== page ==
Paramilitary Force Close to Iran Deployed to Rabia on Syrian Border

A Shi’ite paramilitary force Harakat Hezbollah al-Nujaba, pledged to Hezbollah, has been deployed to Iraq’s border with Syria at Rabia after Iraqi forces took the area from the Peshmerga last week.

According to Kurdish media network Rudaw quoting the statement from the group’s spokesperson Hashim al-Musawi, the forces of Nujaba were sent to Rabia to “prevent the destruction of villages and the displacement of people.

Nujaba, made up of Iraqis, is known to have close ties to Iran and Lebanese Hezbollah and has been active in both Iraq and Syria. Iran’s Tasnim News reported that it was the group’s “specialized forces” that had been deployed. Tasnim has strong ties to Iran’s Revolutionary Guards.

One of the most important militias in Iraq, Nujaba is a key force working to establish a so-called Shi’ite Crescent, connecting Tehran with Damascus, according to a Reuters report. Hezbollah refers to the route as its “Axis of Resistance.”

“The blood of Hezbollah which flowed in the land of Iraq is our responsibility for so long as we exist. Sayyed Hassan Nasrallah [Hezbollah’s Secretary General] will remain as the fear that plagues the hearts of the Princes of Petrol [Gulf countries] and the Zionists [Israel], wherever they may go. Hezbollah and the Nujaba’ movement are the twins of resistance that cannot ever be loosened or separated,” Musawi said in March, as reported by The Long War Journal.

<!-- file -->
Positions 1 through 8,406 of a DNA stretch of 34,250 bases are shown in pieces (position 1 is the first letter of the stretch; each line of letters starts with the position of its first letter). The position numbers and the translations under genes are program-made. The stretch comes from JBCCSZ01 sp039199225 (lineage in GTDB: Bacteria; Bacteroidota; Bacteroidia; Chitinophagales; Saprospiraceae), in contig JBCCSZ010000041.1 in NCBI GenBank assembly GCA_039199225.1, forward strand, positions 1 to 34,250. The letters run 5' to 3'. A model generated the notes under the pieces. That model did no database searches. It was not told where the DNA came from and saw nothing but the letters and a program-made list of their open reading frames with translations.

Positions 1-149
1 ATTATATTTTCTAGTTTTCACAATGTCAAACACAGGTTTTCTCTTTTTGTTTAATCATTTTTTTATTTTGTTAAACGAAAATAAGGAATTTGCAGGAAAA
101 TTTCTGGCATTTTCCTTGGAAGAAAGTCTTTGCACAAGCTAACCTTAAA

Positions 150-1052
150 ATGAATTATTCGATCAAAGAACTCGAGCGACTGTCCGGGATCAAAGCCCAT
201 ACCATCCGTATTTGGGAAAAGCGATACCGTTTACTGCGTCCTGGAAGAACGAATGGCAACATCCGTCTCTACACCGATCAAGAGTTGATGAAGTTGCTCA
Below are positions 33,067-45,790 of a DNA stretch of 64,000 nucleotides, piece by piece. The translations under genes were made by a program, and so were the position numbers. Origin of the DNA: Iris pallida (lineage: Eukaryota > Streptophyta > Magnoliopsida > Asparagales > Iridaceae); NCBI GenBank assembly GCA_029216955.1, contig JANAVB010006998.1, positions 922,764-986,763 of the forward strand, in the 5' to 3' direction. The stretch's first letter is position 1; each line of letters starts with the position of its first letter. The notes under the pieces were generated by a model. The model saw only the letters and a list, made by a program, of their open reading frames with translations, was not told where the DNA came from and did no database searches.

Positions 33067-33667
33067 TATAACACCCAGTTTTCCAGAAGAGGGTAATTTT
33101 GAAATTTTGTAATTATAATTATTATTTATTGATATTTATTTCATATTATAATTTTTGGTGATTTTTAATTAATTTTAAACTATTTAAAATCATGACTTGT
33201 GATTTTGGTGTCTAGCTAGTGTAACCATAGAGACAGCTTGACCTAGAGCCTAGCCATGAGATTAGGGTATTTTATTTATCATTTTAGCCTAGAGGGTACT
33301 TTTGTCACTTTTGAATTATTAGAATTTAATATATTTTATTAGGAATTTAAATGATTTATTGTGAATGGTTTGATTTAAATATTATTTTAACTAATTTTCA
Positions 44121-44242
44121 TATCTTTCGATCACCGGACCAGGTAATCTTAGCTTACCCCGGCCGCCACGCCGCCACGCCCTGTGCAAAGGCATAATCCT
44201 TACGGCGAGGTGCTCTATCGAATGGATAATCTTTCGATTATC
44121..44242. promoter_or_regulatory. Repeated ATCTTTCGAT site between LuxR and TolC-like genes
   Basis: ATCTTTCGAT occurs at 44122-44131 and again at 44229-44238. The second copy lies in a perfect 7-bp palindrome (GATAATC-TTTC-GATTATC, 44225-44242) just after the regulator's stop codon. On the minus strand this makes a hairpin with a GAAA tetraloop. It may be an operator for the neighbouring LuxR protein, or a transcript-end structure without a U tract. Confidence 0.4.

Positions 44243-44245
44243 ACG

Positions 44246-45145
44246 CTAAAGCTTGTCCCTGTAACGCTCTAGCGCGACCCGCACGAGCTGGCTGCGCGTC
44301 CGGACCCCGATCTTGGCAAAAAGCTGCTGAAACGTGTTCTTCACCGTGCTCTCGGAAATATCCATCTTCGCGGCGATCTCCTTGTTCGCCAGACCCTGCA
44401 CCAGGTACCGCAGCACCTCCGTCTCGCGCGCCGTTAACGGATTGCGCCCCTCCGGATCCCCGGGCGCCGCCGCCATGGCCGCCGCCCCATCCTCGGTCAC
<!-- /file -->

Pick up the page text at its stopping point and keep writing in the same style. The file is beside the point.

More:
The group has effusively praised Iranian Quds commander Qassem Soleimani, who is a military advisor to the Shi’ite forces in Iraq under the Hashd al-Shaabi umbrella. The Kurdistan Region Security Council warned on Monday that Iraqi and Shi’ite forces were building up on Kurdistan Region’s borders.

“Iraq has shown zero signs of de-escalating their military aggression against the people of Kurdistan Region,” the security council stated, calling on the deployment of troops to stop.

Iraqi forces were concentrating near Kurdistan Region’s oil pipeline and land borders with Turkey and Syria, Reuters reported citing security sources. Baghdad has demanded the Kurdistan Region cede control of all border points to the central government as part of its efforts to exert federal control throughout the country. Iraq also wants to repair and re-open its oil pipeline to Turkey.

U.S. Secretary of State Rex Tillerson on Sunday called for “Iranian militias” to leave Iraq, but Baghdad hit back, saying that the forces in Iraq were fully Iraqi and “nobody has the right to interfere in Iraqi affairs.”